Pistols - By Contributor Jager


Pistols


Greetings, this is part 2 of 4 promised articles on various types of firearms. For those that read my earlier article on rimfires I want to make some corrections. The Ruger 10/22 comes with a 10 round magazine, not a 100 round magazine. My second error was a picture of a Savage model 24 instead of a Ruger 10/22. Obviously I need adult supervision but all errors can be blamed on someone else. Lol


Pistols, as described in this article, will be centerfire ones. Centerfire means the firing pin hits the primer that is located in the center of the cartridge base. There are 3 basic types of pistol cartridges as relates to their makeup: brass, steel and aluminum. IMHO brass is best although usually more expensive. Brass cartridges can be reloaded if they are boxer primed. Berdan primed cartridges usually have a crimp around the primer and is used in ammo designed for military use. That method is almost always found on steel and aluminum cases which cannot be reloaded. As a side note I have had both steel and aluminum rounds bind up in steel or aluminum magazines. If you are buying steel or aluminum ammo, make sure it works in your pistol’s magazine. My advice is buy brass.


Pistol caliber weapons are now popular in carbines. I have owned a 9mm carbine and still own a 10mm carbine. There are a great number of guns called pistols which look like rifles. My 10mm carbine is classified as a pistol but looks like a short rifle. If you are not familiar with BATF rules, you must be aware of buying so called pistols having barrels shorter than 16” with fixed stocks. There is a lot of gray area out there, so beware. There are pistols that have what is called a pistol brace installed that are off and on again legal with the BATF. You might have local laws that will restrict you to 10 round magazines and other liberal gun control fantasies. One of the nice things about a pistol caliber carbine is that you can have a pistol and a carbine that fires the same ammo and uses the same magazines. This is not a new concept. Back in the cowboy days, Colt and Winchester made revolvers and rifles that shot the same cartridge.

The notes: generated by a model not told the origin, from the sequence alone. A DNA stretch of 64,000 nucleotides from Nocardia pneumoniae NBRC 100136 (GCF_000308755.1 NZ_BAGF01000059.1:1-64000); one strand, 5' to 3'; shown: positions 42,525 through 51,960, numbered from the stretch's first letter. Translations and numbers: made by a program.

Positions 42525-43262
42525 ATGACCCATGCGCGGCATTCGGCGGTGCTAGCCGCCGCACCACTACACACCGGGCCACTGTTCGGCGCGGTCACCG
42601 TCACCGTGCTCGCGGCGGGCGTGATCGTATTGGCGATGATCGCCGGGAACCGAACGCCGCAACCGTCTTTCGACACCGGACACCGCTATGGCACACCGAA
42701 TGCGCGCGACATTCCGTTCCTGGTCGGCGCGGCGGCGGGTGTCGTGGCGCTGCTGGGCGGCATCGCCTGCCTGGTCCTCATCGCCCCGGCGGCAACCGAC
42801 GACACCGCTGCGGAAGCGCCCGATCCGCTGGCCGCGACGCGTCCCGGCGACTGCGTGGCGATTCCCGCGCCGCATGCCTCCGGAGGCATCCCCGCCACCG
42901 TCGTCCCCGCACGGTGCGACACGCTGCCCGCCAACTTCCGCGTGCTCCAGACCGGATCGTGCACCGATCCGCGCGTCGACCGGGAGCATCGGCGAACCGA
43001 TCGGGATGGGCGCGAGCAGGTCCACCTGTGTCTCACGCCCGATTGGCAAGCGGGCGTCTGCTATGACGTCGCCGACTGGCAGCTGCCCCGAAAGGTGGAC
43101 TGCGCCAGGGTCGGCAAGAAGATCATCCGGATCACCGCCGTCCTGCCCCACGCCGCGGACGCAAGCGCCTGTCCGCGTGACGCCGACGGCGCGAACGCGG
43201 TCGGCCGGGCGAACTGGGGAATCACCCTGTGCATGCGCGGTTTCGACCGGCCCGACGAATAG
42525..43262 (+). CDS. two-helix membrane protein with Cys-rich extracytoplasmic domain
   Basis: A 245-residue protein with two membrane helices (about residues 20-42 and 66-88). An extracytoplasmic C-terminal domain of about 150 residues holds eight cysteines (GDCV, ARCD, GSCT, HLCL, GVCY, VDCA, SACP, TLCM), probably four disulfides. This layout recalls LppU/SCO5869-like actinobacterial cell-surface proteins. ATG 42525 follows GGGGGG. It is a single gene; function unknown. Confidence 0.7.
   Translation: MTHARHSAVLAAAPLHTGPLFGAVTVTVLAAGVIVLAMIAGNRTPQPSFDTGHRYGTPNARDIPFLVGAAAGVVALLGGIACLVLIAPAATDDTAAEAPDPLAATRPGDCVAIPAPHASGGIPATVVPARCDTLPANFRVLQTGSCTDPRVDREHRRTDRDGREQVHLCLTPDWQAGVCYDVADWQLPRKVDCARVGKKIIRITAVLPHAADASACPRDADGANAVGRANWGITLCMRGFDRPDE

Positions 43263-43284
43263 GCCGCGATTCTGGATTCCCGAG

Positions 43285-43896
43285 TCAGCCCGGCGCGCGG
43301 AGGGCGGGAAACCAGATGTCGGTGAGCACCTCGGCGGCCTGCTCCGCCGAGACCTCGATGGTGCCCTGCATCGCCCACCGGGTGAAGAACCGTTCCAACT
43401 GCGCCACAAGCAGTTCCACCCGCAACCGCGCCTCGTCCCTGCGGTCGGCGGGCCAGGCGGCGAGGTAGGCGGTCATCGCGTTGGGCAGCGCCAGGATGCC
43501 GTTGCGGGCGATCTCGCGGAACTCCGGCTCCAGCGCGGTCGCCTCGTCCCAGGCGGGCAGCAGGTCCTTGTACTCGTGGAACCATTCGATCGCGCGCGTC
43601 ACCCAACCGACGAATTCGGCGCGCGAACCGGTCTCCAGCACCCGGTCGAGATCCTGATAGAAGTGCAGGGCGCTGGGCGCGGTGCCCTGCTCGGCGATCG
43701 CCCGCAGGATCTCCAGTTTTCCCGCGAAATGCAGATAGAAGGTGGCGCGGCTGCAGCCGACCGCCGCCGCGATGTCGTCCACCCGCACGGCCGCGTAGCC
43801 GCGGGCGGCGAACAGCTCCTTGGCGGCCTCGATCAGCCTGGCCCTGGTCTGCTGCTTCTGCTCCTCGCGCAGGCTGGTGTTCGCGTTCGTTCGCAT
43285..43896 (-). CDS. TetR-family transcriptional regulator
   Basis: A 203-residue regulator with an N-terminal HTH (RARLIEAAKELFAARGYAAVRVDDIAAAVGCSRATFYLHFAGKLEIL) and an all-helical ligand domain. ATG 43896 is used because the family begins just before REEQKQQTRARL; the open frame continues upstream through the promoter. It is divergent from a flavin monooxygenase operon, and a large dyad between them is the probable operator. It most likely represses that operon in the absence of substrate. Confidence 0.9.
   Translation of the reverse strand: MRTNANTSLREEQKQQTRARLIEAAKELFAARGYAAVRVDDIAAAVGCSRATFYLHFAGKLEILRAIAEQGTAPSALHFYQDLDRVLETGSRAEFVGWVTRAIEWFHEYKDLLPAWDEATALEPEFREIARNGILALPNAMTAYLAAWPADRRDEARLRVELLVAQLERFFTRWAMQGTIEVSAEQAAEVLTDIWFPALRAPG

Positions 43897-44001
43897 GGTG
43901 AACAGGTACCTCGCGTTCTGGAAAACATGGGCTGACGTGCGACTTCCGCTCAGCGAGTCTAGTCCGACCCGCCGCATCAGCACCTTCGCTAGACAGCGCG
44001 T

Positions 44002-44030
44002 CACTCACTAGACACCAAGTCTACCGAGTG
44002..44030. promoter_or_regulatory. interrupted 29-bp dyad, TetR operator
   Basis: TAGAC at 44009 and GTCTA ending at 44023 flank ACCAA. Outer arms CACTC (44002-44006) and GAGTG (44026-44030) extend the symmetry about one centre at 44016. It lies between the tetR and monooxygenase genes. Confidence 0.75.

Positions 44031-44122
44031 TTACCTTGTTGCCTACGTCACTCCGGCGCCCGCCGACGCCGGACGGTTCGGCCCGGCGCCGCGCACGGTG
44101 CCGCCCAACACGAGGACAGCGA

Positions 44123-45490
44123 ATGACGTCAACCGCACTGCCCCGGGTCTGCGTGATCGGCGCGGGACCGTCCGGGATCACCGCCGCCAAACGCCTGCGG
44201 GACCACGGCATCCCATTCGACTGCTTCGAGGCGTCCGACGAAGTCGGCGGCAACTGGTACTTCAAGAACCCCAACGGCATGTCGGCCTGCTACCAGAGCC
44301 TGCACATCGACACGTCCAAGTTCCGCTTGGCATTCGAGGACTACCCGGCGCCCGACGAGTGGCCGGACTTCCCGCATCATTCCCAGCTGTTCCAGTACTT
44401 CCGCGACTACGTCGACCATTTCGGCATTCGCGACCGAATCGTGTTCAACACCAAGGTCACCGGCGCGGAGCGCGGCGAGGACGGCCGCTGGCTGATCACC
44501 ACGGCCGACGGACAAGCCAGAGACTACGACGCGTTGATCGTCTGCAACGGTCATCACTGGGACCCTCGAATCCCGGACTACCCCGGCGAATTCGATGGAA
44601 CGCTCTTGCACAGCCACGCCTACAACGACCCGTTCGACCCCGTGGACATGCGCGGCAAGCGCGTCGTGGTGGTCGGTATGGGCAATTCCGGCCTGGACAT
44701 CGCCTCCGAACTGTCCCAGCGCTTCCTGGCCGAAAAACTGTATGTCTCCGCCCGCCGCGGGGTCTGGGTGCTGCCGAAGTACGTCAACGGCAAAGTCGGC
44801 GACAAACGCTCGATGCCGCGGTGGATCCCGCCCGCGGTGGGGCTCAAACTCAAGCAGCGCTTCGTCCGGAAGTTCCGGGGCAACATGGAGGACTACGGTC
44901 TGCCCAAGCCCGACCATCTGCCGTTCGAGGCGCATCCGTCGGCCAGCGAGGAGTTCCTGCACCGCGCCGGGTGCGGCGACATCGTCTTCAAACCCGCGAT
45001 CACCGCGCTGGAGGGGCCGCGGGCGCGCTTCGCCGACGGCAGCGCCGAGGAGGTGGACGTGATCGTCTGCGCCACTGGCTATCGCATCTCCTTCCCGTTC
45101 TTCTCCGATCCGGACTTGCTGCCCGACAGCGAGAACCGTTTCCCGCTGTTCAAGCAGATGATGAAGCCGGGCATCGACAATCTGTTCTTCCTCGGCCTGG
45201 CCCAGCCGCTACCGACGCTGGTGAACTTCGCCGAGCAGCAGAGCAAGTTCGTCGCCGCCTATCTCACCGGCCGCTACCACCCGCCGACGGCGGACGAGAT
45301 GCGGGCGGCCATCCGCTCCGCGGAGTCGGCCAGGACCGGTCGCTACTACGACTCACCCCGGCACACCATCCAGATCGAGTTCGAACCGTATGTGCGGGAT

I am herein listing a few calibers all of which fire in semi-automatic pistols: 25 acp, 32 acp, 380 acp, 9mm, 357 sig, 40S&W, 10mm, and 45acp. Revolver cartridges are : 32 S&W, 38 S&W, 38special, 357mag, 41mag, 44 mag, 45colt, 460S&W, 500S&W. These are the most common but certainly not all of the cartridges you would see. IMHO, the smallest acceptable cartridge in a semi-automatic pistol is the 9mm. In a revolver it would be the 38 special. Again this is my opinion, as a lethal shot with something smaller is much better than a miss with a larger caliber. Smaller caliber bullets often don’t have the power to punch through heavy clothing, and can glance off of automobile glass and other obstructions you might encounter in a defensive gun battle.